From buying a house to retiring — planning for life’s milestones
As we emerge from the pandemic, many of us are planning on how to get our lives back on track to achieve our goals in life, whether it’s buying a house, setting aside money for our kids’ education or retiring comfortably.
Whatever stage you’re at in life, proper planning can help you successfully navigate life’s milestones. Get the ball rolling by following these helpful tips and tricks:
Your first home
While about 68 per cent of Canadians are homeowners, real estate prices been running hot in the country’s major markets for the last couple of years, making it more difficult for first-time buyers to find a home.
So before you start shopping for real estate, it’s a good idea to take a step back and carefully plan your purchase. The first step when saving for a down payment is to get your finances in order and seriously think about what you can afford.
While saving for a down payment should be your priority, also put aside some money to cover closing costs. Make sure you look into first-time homebuyer incentives, as these opportunities may make purchasing a house more affordable than you think.
Your kids’ education
Hundreds of thousands of young people are about to head off fresh-faced to post-secondary institutions this fall, armed with dorm room posters, stacks of textbooks and… a realistic budget? If the student in your life doesn’t have one, it’s not too late to plan.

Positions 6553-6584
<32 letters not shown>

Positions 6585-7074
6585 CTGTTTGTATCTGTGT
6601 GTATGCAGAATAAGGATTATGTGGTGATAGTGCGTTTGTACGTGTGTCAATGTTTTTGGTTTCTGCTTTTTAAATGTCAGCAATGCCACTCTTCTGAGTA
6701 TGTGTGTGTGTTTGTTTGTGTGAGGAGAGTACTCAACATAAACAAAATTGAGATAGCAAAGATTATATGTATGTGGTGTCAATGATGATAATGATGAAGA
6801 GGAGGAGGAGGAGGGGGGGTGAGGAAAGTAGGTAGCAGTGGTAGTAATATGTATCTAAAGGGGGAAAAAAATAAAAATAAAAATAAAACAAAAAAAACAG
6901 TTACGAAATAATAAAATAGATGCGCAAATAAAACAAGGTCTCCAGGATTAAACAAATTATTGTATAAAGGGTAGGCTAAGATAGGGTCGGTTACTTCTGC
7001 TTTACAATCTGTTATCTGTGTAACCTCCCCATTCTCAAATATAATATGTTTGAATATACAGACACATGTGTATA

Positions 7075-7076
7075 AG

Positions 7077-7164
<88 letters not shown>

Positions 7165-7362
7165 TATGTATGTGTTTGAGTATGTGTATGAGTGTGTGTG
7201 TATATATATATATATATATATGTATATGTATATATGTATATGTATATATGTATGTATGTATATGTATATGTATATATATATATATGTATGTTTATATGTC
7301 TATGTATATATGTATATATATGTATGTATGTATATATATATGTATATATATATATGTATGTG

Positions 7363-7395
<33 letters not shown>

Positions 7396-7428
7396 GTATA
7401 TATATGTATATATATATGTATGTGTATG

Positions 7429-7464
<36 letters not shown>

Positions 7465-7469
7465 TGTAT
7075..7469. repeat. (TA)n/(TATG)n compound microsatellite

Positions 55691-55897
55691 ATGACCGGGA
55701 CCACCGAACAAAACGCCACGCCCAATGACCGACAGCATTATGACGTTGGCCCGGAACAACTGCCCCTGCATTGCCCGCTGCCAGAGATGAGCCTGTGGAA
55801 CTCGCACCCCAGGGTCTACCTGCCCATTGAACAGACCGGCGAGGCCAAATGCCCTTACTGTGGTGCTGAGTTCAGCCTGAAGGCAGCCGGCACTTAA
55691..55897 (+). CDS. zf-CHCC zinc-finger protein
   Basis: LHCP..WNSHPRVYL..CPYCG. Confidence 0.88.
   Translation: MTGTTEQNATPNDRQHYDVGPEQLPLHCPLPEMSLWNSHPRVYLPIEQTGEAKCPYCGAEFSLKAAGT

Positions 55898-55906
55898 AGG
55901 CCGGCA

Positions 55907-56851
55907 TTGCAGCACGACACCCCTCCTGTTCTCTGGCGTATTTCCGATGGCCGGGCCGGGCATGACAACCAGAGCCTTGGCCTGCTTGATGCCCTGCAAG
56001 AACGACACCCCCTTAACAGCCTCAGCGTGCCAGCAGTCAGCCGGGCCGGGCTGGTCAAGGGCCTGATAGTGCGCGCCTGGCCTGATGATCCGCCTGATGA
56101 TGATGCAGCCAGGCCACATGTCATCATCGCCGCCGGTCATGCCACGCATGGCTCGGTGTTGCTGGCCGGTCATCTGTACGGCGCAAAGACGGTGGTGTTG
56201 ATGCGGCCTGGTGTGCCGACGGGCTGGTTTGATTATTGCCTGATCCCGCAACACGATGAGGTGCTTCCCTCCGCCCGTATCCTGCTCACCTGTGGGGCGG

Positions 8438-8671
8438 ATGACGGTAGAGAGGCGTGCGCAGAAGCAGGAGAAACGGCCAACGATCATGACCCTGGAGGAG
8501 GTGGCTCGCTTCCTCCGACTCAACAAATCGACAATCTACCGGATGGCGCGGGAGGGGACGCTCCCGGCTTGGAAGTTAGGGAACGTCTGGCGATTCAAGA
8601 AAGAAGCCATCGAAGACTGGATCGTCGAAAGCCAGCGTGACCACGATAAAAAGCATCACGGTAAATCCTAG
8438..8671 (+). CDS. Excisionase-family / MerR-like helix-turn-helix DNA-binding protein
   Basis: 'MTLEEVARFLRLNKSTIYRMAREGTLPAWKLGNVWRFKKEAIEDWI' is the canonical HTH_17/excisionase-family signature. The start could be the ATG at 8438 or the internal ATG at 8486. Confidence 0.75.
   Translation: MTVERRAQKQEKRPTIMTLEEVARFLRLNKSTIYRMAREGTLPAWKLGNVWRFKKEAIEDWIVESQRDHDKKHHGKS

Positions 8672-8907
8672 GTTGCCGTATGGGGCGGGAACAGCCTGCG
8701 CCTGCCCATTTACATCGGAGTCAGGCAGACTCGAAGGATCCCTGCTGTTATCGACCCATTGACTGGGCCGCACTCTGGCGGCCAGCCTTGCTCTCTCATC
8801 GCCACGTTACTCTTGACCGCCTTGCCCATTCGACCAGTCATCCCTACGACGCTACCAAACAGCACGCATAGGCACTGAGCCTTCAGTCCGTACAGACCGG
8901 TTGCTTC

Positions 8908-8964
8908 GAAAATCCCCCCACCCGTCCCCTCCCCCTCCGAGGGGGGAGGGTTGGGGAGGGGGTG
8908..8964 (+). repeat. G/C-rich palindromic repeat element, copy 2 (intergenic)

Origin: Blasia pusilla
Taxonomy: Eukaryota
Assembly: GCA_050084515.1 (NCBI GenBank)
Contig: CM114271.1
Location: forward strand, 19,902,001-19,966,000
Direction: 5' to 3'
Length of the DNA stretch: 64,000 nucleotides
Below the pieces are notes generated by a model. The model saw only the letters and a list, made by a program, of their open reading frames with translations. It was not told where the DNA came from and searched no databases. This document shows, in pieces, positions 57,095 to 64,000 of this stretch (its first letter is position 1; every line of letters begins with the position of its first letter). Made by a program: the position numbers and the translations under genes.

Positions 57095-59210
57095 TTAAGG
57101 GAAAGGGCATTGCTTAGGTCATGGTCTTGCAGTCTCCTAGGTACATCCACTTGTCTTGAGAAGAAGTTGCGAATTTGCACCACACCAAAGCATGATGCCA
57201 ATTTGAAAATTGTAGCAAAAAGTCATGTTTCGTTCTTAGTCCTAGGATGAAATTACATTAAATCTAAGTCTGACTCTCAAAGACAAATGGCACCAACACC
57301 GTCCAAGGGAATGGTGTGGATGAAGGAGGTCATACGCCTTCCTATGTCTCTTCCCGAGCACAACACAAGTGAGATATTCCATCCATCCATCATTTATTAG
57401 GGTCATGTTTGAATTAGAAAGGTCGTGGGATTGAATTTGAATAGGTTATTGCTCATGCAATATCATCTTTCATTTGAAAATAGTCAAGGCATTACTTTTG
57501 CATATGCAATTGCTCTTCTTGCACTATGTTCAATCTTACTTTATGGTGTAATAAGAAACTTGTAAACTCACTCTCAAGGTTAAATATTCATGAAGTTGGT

Include all the costs of student life when making a budget; you can find a template online. Think about tuition fees, student fees, health insurance, books and other course materials, and living expenses, then try to make room for some fun in there too.
If your retirement plans got derailed by the pandemic or you’ve had to dip into your savings, there’s still at least one source of income you can count on. The Canada Pension Plan is the foundation for your overall strategy, which could also include a workplace-related pension, personal savings and investments.
Independent studies have confirmed that the CPP will be there when you retire, even for those just heading off to university or entering the workforce straight out of high school. In fact, CPP Investments, the professional investment management organization that manages the fund, recently reported a record return of 20.4 per cent for its 2021 fiscal year, growing the fund by more than $87 billion to a total of $497.2 billion.
credit – newscanada.com
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